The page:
An international team of astronomers, including from the University of Southampton and Inter-University Centre for Astronomy and Astrophysics (IUCAA), have used state-of-the-art cameras to create a high frame-rate movie of a growing black hole system at a level of detail never seen before. In the process, they have uncovered new clues to understanding the immediate surroundings of these enigmatic objects.
An official statement issued Friday said that John Paice, a joint PhD student at the University of Southampton, UK and IUCAA, Pune, was the lead author of the study and also the artist who created the movie. He is part of an Indo-UK programme led by Professor Poshak Gandhi of University of Southampton and Professor Ranjeev Misra of IUCAA.
The black hole system is ‘MAXI J1820+070’, at least 10,000 light years away, and was first discovered in 2018. Its mass is the equivalent of seven Suns compressed into a region smaller than the city of London. Black holes can feed off a nearby star and create vast accretion discs of material. Here, the effect of the black hole’s strong gravity and the material’s own magnetic field can cause rapidly changing levels of radiation, which are emitted from the system as a whole.
This radiation is what was detected in visible light by the HiPERCAM instrument on the Gran Telescopio Canarias (La Palma, Canary Islands, Spain) and in X-rays by NASA’s NICER observatory aboard the International Space Station (ISS). Investigating these systems is usually very difficult, as their distances make them too faint and too small to see. These kinds of observations are not possible even by the Event Horizon Telescope (EHT), which recently took a picture of the black hole at the centre of the galaxy M87.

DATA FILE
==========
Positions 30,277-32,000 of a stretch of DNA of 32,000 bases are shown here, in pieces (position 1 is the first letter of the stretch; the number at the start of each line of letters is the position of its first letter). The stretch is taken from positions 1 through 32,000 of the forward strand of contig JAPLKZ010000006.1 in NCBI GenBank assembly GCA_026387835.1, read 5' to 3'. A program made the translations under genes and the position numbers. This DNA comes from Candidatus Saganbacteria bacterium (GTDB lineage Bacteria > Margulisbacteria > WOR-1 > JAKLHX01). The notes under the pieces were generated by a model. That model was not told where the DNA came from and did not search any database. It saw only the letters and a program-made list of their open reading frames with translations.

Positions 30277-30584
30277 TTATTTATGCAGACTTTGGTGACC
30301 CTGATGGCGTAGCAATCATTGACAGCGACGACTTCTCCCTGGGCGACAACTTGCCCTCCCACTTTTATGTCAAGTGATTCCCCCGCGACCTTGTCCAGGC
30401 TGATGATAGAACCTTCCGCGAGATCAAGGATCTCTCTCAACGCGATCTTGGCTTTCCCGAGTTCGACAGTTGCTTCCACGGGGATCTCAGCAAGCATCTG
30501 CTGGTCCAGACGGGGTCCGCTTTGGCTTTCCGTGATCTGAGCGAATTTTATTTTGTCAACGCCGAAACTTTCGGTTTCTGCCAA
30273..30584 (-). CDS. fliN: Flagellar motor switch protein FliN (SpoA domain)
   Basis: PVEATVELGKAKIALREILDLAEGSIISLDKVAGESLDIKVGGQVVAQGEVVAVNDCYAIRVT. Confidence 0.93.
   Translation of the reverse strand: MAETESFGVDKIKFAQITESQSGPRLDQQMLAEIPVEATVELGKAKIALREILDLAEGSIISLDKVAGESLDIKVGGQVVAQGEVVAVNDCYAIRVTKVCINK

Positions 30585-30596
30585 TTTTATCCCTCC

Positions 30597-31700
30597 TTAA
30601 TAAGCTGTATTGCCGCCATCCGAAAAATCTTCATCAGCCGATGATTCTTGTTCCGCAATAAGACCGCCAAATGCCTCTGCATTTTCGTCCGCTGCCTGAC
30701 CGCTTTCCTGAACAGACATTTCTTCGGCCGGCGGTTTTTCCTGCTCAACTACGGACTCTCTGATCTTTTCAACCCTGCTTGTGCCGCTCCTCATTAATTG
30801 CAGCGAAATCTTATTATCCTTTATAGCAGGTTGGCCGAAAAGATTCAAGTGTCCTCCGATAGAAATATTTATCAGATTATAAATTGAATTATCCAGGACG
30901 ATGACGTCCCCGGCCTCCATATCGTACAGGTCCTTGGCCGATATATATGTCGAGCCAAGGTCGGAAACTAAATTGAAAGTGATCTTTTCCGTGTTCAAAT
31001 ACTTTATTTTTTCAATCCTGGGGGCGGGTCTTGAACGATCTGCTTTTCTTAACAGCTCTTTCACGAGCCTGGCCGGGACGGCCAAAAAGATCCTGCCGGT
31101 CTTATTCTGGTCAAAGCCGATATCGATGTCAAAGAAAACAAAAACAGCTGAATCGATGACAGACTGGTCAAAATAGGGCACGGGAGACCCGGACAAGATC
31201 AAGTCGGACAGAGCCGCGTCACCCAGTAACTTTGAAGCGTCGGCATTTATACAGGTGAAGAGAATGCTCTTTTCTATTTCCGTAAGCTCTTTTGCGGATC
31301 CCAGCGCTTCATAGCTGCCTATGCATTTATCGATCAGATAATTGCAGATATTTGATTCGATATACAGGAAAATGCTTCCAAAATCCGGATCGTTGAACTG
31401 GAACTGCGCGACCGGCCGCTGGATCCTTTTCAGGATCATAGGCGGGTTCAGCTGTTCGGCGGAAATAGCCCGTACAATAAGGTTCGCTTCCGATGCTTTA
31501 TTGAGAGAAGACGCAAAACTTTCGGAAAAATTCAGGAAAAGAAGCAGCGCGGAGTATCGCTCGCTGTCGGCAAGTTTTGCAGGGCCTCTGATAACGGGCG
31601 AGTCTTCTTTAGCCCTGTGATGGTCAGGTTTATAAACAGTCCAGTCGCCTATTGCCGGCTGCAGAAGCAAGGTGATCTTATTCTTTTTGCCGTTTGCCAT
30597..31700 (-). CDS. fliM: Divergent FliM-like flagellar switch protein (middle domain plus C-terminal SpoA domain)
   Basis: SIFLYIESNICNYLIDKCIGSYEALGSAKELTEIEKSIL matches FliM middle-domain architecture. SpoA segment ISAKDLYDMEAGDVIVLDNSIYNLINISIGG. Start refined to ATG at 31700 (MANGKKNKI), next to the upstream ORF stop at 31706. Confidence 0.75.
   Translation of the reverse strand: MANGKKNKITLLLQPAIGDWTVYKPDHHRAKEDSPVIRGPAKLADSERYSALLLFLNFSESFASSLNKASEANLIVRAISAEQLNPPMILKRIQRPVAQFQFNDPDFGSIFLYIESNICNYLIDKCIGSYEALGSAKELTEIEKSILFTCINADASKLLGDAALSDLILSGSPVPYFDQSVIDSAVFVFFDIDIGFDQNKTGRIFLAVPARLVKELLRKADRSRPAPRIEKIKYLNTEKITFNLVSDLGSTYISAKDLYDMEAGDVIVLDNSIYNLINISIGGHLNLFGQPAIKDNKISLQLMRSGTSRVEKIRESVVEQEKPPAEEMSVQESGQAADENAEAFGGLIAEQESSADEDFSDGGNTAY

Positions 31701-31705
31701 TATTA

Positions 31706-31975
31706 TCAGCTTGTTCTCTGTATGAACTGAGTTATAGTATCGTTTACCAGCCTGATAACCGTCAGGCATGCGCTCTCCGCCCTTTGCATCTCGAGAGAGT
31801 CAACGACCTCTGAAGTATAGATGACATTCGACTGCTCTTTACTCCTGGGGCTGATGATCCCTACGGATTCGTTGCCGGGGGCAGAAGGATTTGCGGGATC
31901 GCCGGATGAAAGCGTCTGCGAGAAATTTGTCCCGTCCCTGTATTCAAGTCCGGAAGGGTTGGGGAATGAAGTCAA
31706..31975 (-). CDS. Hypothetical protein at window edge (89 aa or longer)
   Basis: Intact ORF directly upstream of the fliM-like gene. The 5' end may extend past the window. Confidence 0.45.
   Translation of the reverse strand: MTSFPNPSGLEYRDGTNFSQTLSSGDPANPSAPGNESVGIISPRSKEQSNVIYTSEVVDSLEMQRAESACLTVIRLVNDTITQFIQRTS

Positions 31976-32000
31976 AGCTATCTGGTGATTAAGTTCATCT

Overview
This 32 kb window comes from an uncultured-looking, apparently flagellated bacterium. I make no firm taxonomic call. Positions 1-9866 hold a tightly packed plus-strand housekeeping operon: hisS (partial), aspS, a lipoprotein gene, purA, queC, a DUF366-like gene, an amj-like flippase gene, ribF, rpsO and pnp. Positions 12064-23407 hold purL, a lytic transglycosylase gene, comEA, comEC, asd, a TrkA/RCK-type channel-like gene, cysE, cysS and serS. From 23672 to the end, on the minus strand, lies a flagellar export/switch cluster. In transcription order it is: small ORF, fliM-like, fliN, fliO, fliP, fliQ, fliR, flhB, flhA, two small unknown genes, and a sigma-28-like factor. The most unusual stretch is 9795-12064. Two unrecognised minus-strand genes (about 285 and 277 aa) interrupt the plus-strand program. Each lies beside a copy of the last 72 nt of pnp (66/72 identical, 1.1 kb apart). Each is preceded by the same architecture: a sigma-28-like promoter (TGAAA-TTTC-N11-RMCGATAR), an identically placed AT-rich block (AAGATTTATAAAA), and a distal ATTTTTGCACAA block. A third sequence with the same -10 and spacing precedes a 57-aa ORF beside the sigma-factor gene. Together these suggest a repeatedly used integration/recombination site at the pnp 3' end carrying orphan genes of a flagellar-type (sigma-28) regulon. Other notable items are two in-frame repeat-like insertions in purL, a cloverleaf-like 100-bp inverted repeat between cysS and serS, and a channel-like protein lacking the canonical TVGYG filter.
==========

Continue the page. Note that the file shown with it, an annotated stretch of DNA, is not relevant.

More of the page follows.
However, the HiPERCAM and NICER instruments allowed researchers to record ‘movies’ of the changing light from the system at over 300 frames per second, capturing violent ‘crackling’ and ‘flaring’ of visible and X-ray light. A split second time difference between X-ray and visible light (as illustrated in the movie) has been seen in two other systems hosting black holes but it has never been observed at this level of detail.
Paice explained that the movie was made using real data, but slowed down to 1/10th of actual speed to allow the most rapid flares to be discerned by the human eye. Professor Somak Raychaudhury, director, IUCAA, said, “Path-breaking discoveries like this often need collaborators and facilities from across the world bringing together a whole range of skills and instruments. I am so glad that IUCAA has been able to play a leading role in this discovery and I hope this collaboration will continue to produce more stunning results.”